Lately, I have been advised on using Builders instead of constructors when creating an object. I didn't know what builders back then were but have been reading on them and I believe I have a fairly pretty good idea of what builders are and how to use them. However, isn't it waste of code if I am only going to have one constructor even if I will have in that constructor over 4 fields to be filled??
I'll tell you what is wasted most when you have a parameter list that has more than three or four items: Time. A lot of time has been wasted from debugging problems that come with long parameter lists. A lot of time wasted from trying to figure out what something like this might mean:
Can you tell me which parameter is the first name? Are you sure?
Which parameter is the penalty for overdrafts? Which is the initial deposit? Which one says that online statements are enabled? Which one says that this is a co-owned account? Sure, you can go to the underlying code and maybe match up each parameter to the constructor's signature but again, doesn't that waste time? Compare that to this:
Isn't that much clearer?
Debugging and Maintenance TIME is the most costly part of software development. Save that instead of "code".
Practice only makes habit, only perfect practice makes perfect.—every music teacher ever
Practice mindfully by doing the right things and doing things right.— Junilu
What I was taught was it is okay to have three to five parameters for constructors, which I'm pretty sure I read in OCA: Oracle Certified Associate Java SE 8 Programmer I Study Guide: Exam 1Z0-808 by Jeanne Boyarsky and Scott Selikoff, however I'm not 100% sure about that at the moment.
If you have more then a reasonable amount of parameters then you may want to look into the builder pattern as you have stated.
However you need to draw a line in the sand somewhere and you need to know when it's okay to go past that line.
If the value of a field can be directly inferred or calculated or a reasonable default used then maybe you don't need to have that many fields in your constructor.
I'm not too sure that there are hard rules as to how many parameters a method or constructor should have. But the more that you have the harder it can be to keep track of when creating that object or using that method.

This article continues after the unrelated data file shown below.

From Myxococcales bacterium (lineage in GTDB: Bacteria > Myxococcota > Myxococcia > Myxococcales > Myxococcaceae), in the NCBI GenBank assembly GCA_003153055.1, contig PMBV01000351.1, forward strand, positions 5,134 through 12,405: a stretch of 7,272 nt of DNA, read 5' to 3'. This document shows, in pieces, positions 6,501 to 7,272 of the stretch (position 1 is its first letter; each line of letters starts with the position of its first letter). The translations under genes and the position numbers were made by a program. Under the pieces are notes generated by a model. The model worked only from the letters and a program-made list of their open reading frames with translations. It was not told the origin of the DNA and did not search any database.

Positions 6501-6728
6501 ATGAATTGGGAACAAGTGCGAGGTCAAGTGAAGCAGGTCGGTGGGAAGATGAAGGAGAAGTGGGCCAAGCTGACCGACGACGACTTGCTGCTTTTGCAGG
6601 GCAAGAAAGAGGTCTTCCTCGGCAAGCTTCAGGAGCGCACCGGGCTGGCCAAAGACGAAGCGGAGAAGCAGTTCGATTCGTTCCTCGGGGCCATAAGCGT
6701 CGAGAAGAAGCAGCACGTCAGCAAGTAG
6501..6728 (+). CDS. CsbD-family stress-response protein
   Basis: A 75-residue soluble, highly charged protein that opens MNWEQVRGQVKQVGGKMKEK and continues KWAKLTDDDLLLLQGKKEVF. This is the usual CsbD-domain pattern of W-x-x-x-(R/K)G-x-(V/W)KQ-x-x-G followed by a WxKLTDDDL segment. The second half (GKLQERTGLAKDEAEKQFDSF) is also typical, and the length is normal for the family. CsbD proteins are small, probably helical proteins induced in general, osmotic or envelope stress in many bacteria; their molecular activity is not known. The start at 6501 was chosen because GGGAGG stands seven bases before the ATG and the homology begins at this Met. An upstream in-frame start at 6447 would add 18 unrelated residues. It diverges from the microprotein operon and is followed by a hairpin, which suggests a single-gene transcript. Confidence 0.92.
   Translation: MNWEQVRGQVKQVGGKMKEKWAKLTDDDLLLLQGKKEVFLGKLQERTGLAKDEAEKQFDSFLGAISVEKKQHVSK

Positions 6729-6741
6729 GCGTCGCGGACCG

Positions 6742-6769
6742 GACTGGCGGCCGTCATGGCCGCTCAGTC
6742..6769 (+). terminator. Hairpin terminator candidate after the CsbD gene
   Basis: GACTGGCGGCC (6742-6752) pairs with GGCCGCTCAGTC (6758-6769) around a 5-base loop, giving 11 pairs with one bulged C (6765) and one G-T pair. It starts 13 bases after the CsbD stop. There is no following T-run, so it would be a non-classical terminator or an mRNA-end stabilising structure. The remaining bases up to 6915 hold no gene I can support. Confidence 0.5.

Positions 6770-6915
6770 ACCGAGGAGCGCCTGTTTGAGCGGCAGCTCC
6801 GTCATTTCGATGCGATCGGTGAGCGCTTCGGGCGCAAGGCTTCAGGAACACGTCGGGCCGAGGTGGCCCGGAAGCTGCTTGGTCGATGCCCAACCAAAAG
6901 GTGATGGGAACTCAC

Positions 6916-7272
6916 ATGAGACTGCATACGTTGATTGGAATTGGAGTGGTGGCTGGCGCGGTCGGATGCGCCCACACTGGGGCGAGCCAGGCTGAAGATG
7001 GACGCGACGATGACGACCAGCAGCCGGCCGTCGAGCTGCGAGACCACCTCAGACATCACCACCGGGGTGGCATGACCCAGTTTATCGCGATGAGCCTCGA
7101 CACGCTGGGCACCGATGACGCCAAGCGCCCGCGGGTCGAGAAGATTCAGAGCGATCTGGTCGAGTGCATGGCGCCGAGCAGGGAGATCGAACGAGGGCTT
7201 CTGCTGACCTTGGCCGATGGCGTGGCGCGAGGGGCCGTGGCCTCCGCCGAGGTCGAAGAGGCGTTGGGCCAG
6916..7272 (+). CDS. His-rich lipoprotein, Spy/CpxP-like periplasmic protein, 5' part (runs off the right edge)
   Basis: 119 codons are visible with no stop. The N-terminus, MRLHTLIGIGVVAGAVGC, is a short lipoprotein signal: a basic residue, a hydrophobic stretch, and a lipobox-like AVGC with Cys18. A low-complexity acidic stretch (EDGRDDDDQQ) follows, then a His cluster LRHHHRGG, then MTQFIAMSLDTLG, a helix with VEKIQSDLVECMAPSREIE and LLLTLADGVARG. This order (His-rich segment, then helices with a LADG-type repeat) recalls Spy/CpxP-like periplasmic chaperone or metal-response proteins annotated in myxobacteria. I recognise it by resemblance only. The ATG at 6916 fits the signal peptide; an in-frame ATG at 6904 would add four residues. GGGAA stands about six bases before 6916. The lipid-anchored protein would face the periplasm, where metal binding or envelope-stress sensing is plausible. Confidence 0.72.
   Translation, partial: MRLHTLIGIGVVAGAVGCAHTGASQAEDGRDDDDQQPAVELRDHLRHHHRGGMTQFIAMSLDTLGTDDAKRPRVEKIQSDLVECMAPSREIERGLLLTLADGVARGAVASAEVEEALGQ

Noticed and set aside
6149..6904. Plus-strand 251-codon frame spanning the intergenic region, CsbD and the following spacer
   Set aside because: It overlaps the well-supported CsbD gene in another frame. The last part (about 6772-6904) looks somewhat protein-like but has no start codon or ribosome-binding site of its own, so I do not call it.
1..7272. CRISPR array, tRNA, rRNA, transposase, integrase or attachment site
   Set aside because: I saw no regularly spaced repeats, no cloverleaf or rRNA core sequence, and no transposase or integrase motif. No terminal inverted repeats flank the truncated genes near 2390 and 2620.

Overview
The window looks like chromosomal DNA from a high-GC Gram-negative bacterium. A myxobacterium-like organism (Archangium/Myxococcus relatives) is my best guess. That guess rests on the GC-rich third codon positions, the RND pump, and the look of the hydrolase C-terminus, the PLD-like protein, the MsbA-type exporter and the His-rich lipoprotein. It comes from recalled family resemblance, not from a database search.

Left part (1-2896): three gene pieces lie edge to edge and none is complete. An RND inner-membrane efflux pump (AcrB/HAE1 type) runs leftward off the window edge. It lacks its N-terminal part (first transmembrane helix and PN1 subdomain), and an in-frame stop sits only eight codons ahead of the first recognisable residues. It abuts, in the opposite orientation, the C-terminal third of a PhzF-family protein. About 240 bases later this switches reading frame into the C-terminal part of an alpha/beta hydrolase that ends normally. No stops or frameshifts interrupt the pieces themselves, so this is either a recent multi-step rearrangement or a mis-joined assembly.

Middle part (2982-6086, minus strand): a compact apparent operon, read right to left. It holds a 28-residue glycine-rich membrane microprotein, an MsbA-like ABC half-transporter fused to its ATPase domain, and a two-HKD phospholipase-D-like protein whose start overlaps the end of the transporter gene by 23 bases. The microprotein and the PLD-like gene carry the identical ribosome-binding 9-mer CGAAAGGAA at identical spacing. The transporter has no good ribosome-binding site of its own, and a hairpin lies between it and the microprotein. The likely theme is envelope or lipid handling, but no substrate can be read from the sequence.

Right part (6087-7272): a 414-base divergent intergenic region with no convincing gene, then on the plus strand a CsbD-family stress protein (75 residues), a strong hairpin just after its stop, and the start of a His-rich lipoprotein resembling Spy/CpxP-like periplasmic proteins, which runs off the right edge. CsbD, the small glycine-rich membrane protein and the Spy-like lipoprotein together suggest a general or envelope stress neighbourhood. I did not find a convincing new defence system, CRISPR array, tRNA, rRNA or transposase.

The other serious problem which were not mentioned yet may come into picture are telescoping constructors. Joshua Bloch in his famous book Effective Java spends 6 pages explaining that (Item 2).
When there are many parameters, usually there are also cases when object initialization doesn't require them all from the client side, so you need to overload constructors by supplying to an overloaded constructor the "default" values, so you still have object in a consistent state:
Pete Letkeman wrote:What I was taught was it is okay to have three to five parameters for constructors
That probably would sound okay to have one to three and in an exceptional cases maybe, maybe five, but that supposed to be under serious suspicion.
In some cases you may find, that if you have 5 or so parameters, you don't even need a builder, because some of those parameters nicely form a class themselves, i.e.:
could be replaced with:
So, always need to think and assess particular case. In most of the cases probably the good programming guidelines would appear to be right, and only a smaller portion of corner cases would prove to be acceptible as fine.
And what about this sort of code?If you really h ave that many parameters, how many constructor overloadings are you going to need to fit them all in? Will you need 2ⁿ constructors, where n is the maximum number of parameters?
Campbell Ritchie wrote:If you really h ave that many parameters, how many constructor overloadings are you going to need to fit them all in? Will you need 2ⁿ constructors, where n is the maximum number of parameters?
You are right, problems might become way more serious than one could think.
posted 1 year ago
Last night, I wrote:And what about this sort of code? . . .
There is something wrong with it; how many people noticed that? Editing the code to obviate long lines made it harder to spot the problem, I think.